Later, Olbrantz discovered the Seattle Public Library had Roberts’ The Holy Land, Syria, Idumea, Arabia, Egypt and Nubia folios in its special collections. The folios may be seen in a glass case in the exhibition. “I spent many a weekend in special collections in the spring and summer of 1979 looking at this folio,” he said. “My wife, who was not my wife at the time, she was my girlfriend, sat there patiently watching me. I’m sure she was bored to death, but she was a good sport and sat there and watched me pore over these prints.”
As is frequently the case with visual art exhibitions, David Roberts: Artist and Traveler is a show that gestated for years before finding the proper place and time.
Olbrantz recounts the tale in the book’s preface, which includes an amusing anecdote about his own Howard Carter moment while rummaging through an in-law’s attic. He tracked down as much of the artist’s work as he could and eventually connected with Sheppard, with whom he conceived the idea for the show and worked closely in curating it.
Early in his own David Roberts journey, Olbrantz found gold with the National Library of Scotland, which mailed him a copy of the journal the artist kept as he traveled. The original has been lost and the handwriting was reportedly terrible, but after Roberts’ death, his daughter faithfully transcribed and typed the travelogue. Excerpts flesh out the monograph and make for a narrative rich in historical and social context.
Olbrantz arranged the prints in the gallery so the visitor basically sees what Roberts saw in more or less the order he saw it. The prints are on loan from Sheppard and his wife, Linda. The show is also supplemented with watercolors on loan from the Yale Center for British Art in Connecticut and The Huntington Library, Art Museum and Botanical Gardens in San Marino, Calif. Even without purchasing the $45 book, the visitor can both linger over the images and get much of Roberts’ story in the meaty title cards.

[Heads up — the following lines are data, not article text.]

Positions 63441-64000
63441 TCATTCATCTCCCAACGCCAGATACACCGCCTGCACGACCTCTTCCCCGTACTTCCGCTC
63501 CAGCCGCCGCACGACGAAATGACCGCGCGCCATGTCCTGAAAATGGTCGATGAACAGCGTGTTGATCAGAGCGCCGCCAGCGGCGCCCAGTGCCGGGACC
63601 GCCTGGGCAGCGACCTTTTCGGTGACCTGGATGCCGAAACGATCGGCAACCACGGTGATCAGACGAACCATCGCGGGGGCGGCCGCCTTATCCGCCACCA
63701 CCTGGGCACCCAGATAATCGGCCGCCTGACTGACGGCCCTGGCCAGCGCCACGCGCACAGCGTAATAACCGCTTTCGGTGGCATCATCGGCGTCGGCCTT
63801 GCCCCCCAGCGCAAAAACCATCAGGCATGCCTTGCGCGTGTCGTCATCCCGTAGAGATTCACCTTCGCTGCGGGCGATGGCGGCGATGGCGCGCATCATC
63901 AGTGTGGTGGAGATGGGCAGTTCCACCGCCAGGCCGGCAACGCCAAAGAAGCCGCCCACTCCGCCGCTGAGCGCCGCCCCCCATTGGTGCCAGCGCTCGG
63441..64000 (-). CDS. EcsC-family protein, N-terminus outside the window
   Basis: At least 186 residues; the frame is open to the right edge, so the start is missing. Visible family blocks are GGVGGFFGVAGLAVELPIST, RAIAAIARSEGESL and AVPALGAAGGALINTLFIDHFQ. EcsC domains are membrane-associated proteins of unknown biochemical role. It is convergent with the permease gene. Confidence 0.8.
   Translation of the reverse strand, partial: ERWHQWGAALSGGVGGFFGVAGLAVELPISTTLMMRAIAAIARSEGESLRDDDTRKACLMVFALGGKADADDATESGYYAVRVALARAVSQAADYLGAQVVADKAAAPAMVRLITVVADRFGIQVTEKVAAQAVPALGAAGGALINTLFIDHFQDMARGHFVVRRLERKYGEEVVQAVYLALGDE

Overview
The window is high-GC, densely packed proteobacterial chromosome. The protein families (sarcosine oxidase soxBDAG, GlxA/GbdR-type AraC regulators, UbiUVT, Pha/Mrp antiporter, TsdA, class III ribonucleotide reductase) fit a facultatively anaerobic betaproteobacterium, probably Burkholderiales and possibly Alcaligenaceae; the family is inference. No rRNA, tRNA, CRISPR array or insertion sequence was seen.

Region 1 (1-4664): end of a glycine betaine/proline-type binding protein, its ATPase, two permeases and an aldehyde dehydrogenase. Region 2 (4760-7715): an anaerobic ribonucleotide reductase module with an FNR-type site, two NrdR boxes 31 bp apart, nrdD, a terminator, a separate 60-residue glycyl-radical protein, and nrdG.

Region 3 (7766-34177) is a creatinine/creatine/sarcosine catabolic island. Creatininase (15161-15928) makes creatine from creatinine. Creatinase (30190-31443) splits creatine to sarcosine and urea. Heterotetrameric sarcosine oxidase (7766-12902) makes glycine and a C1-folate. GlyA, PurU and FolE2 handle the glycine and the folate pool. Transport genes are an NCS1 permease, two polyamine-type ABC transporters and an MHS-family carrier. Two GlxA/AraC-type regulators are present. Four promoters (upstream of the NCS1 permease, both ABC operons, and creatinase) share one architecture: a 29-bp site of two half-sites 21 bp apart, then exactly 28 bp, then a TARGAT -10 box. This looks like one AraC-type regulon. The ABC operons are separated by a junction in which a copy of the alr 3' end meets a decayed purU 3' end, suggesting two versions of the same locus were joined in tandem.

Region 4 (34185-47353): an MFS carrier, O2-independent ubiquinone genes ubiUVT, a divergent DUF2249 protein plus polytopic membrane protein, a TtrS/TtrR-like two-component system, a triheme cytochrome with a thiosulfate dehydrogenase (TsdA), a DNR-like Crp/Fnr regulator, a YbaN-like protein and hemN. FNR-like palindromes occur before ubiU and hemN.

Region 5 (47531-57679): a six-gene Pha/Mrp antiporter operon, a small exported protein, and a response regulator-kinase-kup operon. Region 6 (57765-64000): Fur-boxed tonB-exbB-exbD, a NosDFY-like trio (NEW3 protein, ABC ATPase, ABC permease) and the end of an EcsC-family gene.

Given how fast Roberts must have worked during the 9-month trip, there’s a journalistic character to many of the images — get the story (or picture, in his case) and move on to the next. Nevertheless, each image is mesmerizing in its own way. In pieces such as Chapel of the Convent of St. Catherine on Mount Sinai, one is struck by the rich detail. In others, such as Approach of the Simoon, Desert of Geezeh (Giza), Roberts captures a mood that seems to coalesce out of the color and play of light and shadow.
“It is often said that a good work of art can transport the viewer to a different time and place,” Sheppard writes in the show notes. “I have visited most of the scenes Roberts drew, and can say that without exception he caught not just the forms and shapes of the locations, but the spirit and feeling of the sites in a way that shines through even after the passage of 180 years.”
Two other artists merit mention here. To deepen the ambiance of the exhibition, Olbrantz secured permission from Indiana brothers and musicians Brandon and Derek Fiechter to use a piece of their music as an aural background for the show. “I wanted to create a mood for visitors to the exhibition,” Olbrantz said. “I wanted them to feel as if they were traveling through the Middle East by sailboat up the Nile or by camel through the desert.”
Two events in conjunction with the show remain on the calendar. Olbrantz will give a free talk at 12:30 p.m. Aug. 9 at the museum. On Aug. 11, historian Allen James Fromherz will present Egyptomania: From David Roberts to the Opera “Aida” at 7 p.m. in the Paulus Lecture Hall (Room 201) at Willamette University College of Law, 245 Winter St. SE, Salem. European-trained opera singer Rebecca Fromherz, a 2014 Willamette graduate, will sing two arias from Verdi’s famed opera Aida.